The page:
Syrian children play in Morek, a town in the northern countryside of Hama province in neighboring Idlib province to the north, on Tuesday. (AFP)
Updated 36 min 53 sec ago
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Thousands head home in Syria’s Idlib after deal, says monitor

  • At a camp for the displaced in the town of Atme on the Turkish border on Tuesday, dozens of Syrians held up banners welcoming the agreement
  • As airstrikes intensified earlier this month, the looming threat of a Russian-backed assault had prompted tens of thousands of civilians to flee areas near the front line.

BEIRUT, MOSCOW: Thousands of residents of Syria’s last major opposition bastion Idlib headed home within 48 hours of the announcement of a deal to avoid a government offensive to retake it, a war monitor said on Wednesday.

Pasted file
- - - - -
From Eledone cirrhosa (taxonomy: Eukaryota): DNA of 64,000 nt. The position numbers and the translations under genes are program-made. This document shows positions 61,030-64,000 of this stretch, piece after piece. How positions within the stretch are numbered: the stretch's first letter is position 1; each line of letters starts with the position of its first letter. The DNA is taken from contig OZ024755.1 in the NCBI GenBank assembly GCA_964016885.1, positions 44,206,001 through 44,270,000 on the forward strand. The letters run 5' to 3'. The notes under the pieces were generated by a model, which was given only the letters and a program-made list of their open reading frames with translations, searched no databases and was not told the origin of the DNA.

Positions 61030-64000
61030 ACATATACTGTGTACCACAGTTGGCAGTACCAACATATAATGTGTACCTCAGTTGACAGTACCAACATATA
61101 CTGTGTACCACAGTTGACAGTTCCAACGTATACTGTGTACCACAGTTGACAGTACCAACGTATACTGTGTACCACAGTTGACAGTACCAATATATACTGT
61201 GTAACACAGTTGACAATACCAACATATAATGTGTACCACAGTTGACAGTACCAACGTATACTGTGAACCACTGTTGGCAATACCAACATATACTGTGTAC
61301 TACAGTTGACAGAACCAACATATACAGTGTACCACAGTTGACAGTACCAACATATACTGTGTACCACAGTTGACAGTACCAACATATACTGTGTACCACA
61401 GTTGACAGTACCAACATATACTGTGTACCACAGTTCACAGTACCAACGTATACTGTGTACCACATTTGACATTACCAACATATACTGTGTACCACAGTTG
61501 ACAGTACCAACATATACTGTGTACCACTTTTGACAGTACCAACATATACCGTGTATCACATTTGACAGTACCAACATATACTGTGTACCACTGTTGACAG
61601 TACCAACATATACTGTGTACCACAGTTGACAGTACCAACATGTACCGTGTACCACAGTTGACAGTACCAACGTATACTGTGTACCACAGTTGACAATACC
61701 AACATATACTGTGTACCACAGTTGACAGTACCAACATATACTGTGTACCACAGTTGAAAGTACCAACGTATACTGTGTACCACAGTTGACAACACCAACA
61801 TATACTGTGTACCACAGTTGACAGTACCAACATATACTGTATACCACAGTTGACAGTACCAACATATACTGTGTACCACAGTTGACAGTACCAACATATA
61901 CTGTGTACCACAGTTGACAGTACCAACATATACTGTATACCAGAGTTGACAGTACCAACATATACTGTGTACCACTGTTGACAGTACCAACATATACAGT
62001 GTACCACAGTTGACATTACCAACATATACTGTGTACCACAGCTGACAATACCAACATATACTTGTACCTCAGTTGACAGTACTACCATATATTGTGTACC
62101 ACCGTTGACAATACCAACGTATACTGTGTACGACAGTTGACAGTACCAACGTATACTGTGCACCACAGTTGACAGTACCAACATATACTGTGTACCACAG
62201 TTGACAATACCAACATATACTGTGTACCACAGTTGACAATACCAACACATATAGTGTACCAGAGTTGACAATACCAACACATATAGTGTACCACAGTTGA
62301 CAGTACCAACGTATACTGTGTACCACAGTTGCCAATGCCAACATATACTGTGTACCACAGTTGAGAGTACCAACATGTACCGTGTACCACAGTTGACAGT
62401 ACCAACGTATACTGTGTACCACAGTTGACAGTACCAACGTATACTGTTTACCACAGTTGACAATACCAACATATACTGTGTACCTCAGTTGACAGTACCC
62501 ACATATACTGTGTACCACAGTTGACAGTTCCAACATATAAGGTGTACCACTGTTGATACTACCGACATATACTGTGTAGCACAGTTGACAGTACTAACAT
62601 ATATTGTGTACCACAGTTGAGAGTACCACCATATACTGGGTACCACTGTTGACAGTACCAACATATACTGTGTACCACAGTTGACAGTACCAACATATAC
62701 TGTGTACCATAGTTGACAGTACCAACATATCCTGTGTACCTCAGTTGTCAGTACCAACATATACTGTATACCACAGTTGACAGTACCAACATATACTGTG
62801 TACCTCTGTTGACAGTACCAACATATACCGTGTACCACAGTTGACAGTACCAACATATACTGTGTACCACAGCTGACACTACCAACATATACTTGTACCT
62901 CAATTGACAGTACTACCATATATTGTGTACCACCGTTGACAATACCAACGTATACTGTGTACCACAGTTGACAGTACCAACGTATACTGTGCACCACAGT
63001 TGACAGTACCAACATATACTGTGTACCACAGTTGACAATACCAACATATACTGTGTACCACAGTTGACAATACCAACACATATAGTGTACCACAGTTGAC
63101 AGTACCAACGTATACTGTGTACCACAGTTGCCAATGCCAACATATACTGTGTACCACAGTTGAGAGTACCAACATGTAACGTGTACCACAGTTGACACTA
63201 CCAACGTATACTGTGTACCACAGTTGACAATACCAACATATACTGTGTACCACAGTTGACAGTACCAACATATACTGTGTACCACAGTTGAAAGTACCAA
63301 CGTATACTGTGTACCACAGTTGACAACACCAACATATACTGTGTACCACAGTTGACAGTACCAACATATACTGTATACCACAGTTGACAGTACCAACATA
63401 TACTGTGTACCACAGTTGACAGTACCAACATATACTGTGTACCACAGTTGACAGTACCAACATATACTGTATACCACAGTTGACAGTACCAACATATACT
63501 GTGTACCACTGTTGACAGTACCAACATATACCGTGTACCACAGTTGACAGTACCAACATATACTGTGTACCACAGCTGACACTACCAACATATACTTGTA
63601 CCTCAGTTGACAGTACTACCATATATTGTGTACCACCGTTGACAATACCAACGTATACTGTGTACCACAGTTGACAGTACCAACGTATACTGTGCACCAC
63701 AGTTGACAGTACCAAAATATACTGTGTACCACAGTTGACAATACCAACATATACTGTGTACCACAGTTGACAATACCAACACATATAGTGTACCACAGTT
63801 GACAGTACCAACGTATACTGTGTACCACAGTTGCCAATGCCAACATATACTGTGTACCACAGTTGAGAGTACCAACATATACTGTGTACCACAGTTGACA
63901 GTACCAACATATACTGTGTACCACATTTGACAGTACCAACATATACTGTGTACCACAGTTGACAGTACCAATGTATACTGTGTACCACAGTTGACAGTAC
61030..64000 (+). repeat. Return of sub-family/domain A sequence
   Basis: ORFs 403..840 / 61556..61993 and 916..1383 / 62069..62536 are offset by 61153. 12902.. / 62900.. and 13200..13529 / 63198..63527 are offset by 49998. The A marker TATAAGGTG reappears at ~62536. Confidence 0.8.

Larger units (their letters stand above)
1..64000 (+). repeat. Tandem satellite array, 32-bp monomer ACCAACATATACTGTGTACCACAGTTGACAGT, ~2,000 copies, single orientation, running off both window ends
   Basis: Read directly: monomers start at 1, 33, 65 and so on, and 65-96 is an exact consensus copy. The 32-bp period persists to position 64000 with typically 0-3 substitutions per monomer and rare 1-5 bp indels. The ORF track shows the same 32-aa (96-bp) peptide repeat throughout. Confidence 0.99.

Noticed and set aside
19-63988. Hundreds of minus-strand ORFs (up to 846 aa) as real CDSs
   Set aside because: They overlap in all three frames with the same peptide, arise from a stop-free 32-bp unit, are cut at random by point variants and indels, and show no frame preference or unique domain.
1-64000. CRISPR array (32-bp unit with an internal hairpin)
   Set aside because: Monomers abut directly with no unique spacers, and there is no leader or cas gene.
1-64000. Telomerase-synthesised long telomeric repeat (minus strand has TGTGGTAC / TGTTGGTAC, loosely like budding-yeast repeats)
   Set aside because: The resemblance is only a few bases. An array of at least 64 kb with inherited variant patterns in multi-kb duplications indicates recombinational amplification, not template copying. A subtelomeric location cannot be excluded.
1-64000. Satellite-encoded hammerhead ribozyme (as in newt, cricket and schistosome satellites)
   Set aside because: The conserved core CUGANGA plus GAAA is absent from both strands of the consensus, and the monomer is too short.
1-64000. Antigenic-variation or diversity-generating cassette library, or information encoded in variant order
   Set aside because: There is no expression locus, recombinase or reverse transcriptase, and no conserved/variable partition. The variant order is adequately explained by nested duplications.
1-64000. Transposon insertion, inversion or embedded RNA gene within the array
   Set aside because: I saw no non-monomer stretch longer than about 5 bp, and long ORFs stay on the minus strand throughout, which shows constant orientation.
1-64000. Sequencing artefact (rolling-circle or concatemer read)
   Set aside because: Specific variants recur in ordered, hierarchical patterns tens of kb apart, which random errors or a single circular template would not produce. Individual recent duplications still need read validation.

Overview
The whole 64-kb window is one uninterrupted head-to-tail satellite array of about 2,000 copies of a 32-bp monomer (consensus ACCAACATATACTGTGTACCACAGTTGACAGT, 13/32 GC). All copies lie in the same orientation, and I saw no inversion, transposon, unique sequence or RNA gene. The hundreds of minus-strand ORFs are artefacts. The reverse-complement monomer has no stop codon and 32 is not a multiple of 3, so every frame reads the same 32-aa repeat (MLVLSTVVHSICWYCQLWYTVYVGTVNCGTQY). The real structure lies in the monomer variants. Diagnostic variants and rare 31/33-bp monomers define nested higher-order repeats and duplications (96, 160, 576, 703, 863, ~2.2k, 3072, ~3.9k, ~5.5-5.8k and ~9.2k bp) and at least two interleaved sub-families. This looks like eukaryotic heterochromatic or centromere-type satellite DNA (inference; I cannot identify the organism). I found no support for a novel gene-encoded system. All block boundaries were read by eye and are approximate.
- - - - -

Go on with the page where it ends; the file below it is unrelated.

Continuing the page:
As airstrikes intensified earlier this month, the looming threat of a Russian-backed assault had prompted tens of thousands of civilians to flee areas near the front line.

But the announcement of an agreement between Russia and opposition supporter Turkey to create a demilitarized buffer zone along the front line as the first step in a wider settlement prompted many to head home, the Syrian Observatory for Human Rights said.

“Around 7,000 people have returned to their towns and villages since the announcement of the deal on Monday, especially in the southeast of Idlib and the north of (neighboring) Hama,” said Observatory head Rami Abdel Rahman.

At a camp for the displaced in the town of Atme on the Turkish border on Tuesday, dozens of Syrians held up banners welcoming the agreement.